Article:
Although politicians often talk about rising inequality, a new study has found that income inequality has actually decreased around the world since the fall of the Berlin Wall.
Although politicians often talk about rising inequality, a new study has found that income inequality has actually decreased around the world since the fall of the Berlin Wall.
Charles Dharapak/AP

Sen. Elizabeth Warren stood before the Democratic National Convention two years ago and told a spellbound audience that America had become rigged to favor the wealthy, while the middle class has grown steadily poorer.

Her focus on income inequality has since spread like wildfire.

The topic has now become a central campaign issue, as election season hurtles toward November.

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Democrats nationwide are condemning rising income disparities, calling for minimum wage hikes and tax increases on the wealthy—all under the guise of bolstering the middle class and reducing inequality.

So how has inequality developed outside the borders of the United States?

A recent study offers a perspective that runs contrary to how politicians usually describe American inequality.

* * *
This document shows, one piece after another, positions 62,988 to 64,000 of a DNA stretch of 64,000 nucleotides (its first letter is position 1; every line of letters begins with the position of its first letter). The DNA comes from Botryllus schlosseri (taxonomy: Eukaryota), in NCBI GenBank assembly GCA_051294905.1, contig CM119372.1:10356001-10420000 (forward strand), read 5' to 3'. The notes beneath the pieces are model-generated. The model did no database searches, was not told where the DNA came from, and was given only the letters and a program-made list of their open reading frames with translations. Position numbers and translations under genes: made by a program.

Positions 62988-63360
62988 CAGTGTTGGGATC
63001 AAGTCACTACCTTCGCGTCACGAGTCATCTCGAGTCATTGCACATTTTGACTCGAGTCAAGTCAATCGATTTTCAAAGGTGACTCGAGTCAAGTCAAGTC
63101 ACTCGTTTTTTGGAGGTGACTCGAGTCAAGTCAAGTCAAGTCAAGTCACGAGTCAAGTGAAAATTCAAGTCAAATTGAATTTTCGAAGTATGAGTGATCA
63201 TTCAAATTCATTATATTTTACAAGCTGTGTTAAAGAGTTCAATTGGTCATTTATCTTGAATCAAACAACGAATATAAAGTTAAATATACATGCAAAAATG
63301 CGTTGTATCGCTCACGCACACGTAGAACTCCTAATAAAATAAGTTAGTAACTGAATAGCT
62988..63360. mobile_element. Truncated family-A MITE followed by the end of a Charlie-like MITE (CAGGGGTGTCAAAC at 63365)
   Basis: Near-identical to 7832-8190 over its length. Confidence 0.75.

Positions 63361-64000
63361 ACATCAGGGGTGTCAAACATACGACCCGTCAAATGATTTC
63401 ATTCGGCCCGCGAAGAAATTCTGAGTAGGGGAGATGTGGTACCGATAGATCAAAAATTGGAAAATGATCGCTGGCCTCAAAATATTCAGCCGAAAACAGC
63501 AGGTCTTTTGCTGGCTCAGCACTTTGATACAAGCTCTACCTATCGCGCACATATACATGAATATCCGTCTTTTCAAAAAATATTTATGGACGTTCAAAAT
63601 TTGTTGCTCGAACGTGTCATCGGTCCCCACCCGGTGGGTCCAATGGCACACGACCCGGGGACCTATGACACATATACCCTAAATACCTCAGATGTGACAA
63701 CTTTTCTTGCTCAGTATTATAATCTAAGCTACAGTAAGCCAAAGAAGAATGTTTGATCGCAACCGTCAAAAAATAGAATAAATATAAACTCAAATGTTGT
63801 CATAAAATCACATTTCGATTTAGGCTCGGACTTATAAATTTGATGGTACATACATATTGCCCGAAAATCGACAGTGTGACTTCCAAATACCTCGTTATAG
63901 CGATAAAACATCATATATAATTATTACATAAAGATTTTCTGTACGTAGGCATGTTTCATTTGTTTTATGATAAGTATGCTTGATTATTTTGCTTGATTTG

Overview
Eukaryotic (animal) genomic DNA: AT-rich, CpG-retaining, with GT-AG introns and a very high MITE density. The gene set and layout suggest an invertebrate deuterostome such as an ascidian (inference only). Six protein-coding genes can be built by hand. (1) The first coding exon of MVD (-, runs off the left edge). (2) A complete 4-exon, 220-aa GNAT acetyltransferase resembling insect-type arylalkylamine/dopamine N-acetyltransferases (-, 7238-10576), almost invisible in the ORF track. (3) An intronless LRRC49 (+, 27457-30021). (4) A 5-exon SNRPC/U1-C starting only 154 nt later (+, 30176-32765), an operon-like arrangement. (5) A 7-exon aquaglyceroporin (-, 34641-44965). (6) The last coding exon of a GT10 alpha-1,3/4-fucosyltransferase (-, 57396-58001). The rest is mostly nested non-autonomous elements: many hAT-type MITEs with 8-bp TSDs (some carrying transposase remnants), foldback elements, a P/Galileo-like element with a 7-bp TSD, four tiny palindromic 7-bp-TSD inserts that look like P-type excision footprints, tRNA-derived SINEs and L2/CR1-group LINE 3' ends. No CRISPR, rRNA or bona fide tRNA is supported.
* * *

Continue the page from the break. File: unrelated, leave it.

Scholars Christoph Lakner and Branko Milanovic found that income inequality has actually decreased around the world since the fall of the Berlin Wall and a global middle class has at last formed.

Lakner and Milanovic call it the “the most profound reshuffle of individual incomes on the global scale since the Industrial Revolution.”

They highlight how developing countries are entering the global marketplace for the first time. Countries from China to Indonesia have begun to industrialize and trade internationally—two developments that have improved the fortunes of their poorer citizens.

Those countries—particularly China, India, and Indonesia—have populations that are large enough to drive overall measures of inequality up.

Lakner and Milanovic note that economists often herald the rise of the middle class as a harbinger of democracy.

They also point out the contrast between already wealthy countries where inequality has increased and developing countries with thriving middle classes.

Lakner and Milanovic then ask a thought-provoking question: could the divergence between rich and developing countries foreshadow an upheaval of the current social order?

Take a look at the full results of the study here.